By Sarah Townsend
Diplomatic crisis has escalated since Saudi, UAE and others cut ties with Qatar, with flights grounded, business interrupted
Analysts on Tuesday called on Qatar’s leadership to “act responsibly” and take steps to quell the diplomatic crisis that has escalated since many of its Gulf neighbours cut ties with the country on Monday.
Saudi Arabia, the UAE, Bahrain, Egypt and Yemen were among those to cut diplomatic ties with Qatar on the grounds that it supported extremist groups aiming to “destabilise the region”.
Within hours, Gulf airlines, including Emirates, Gulf Air and Etihad Airways, had suspended flights to Doha, Qatar’s stock market had plummeted to its lowest level since 2009, Qatari consumers were stripping supermarket shelves fearing blockades of food and other trade, and Qatar’s hosting of the 2022 World Cup looked at risk.
Kuwait’s emir was reported to have phoned Qatar’s ruler in an apparent mediation effort on Monday as the effects of the dispute became more severe. The US and Turkey have also offered to help lessen the rift.
Meanwhile, Qatar’s foreign minister Sheikh Mohammed bin Abdulrahman Al Thani on Tuesday called for “a dialogue of openness and honesty” to de-escalate the crisis.
However, Middle East political and economic analysts told Arabian Business that Qatar needed to act quickly and take more significant measures to appease an emboldened UAE and Saudi Arabia.
Washington-based senior adviser at Gulf State Analytics, Theodore Karasik, said: “The situation for Qatar and its poor judgement can only be corrected if Doha capitulates on every aspect of its guilt.”
UAE-based analyst Abdulkhaleq Abdulla said: “Qatar is fully responsible for these drastic measures and has no choice but to act responsibly. This means first and foremost to avoid provoking GCC capitals any more.”
Graham Griffiths, an analyst at Control Risks, warned that if Qatar opts to “stand firm” then it risks economic isolation.
“The next steps will be dependent on the Qatari response to these announcements and will hinge on the domestic support [the emir] enjoys in Qatar as well as the stances adopted by the US, Turkey, Kuwait and Oman,” he said.
“If Qatar chooses to attempt to stand firm in response to these pressures, we are likely to see further attempts by Saudi Arabia, the UAE and Bahrain to isolate Qatar commercially and potentially suspend it from the GCC.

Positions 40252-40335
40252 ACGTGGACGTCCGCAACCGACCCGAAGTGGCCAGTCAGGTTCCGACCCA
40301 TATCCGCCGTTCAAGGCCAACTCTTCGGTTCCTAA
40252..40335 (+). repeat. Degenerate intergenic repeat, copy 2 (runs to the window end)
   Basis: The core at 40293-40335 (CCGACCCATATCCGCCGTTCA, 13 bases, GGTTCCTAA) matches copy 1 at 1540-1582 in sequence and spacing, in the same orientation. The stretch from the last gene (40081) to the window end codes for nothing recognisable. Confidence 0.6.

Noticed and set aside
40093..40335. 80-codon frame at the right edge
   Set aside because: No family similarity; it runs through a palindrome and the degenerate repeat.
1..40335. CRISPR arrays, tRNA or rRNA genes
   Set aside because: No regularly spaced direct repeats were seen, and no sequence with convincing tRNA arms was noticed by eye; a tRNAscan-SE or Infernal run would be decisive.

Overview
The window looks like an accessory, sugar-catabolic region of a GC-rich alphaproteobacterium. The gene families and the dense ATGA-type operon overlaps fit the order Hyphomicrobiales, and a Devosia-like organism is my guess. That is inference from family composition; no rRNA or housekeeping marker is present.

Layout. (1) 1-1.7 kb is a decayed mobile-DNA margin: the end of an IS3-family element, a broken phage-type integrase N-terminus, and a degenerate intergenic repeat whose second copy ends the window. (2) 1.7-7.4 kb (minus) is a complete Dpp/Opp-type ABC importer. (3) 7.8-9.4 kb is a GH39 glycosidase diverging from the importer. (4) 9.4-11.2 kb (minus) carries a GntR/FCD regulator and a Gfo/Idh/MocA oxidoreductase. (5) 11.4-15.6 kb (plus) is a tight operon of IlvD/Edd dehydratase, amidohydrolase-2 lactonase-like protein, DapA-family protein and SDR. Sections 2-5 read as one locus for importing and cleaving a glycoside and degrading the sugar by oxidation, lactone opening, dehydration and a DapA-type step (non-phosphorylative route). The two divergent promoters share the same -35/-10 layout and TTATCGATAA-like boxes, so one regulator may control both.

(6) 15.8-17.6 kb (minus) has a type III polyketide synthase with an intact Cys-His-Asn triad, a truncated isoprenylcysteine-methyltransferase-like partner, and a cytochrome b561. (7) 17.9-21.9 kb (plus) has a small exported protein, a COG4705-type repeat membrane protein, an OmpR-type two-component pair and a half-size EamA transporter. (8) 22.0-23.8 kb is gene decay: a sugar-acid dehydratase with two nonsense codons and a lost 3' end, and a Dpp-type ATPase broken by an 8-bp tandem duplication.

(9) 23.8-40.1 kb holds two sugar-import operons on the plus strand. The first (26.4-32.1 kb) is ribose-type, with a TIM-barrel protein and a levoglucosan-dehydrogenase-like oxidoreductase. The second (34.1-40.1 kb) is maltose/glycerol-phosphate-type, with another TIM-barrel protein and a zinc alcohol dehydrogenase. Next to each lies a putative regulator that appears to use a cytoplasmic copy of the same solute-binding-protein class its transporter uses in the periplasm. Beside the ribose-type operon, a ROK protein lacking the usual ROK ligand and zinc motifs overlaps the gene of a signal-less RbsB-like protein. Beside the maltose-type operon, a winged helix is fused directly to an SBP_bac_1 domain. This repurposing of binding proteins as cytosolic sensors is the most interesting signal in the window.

“A quick de-escalation of the crisis will likely require Doha [to signal] abandonment of the policies to which these countries have objected.”
Firas Abi Ali, senior principal analyst for Middle East & North Africa at IHS Markit, noted that in seeking to defeat regional insurgent groups, Egypt, Saudi Arabia and the UAE are “demanding a more extensive re-orientation of the Qatari government’s policies than was the case when they previously temporarily suspended relations with Qatar in 2014, for its then support for the Muslim Brotherhood.”
Failure to comply would increase the likelihood of sanctions against Qatar, he said.
While Qatar’s huge financial resources mean it can avert economic crisis, the country is vulnerable for several reasons. Its domestic banking system relies heavily on foreign cash so Qatari banks may take a hit.
Bloomberg reported that Qatar’s three-month interbank rate fell 8 basis points, or 4.22 percent, on Monday, the most since July.
Food trade will also be impacted if the crisis is not resolved – Saudi Arabia and the UAE provided $309 million of Qatar’s $1.05 billion of food imports in 2015.
Meanwhile, intra-Gulf tourism and business travel is impossible at present with flights suspended and Qatar Airways standing to take the biggest hit. Some 76 daily flights are likely to be grounded, of which 52 are operated by Qatar’s state carrier.
Griffiths said the crisis had caused “significant operation disruptions and supply chain problems as a result of the de facto economic blockade”.
He urged affected companies to assess immediate impacts and develop crisis management plans to monitor and adapt to developments as they unfold.
“Should the crisis be prolonged, they may need to reconsider their business models across the GCC,” Griffiths said.
Karasik described the impact on Qatar’s economy as “severe”. However, a paper from Capital Economics said trade ties between Qatar and the rest of the GCC are “relatively small” (other than for food imports), while Qatar’s exports to the region are limited with most of the country’s oil and gas exports going to Asia. The region’s economies may be able to “shrug off the [effects of] the dispute”, it said.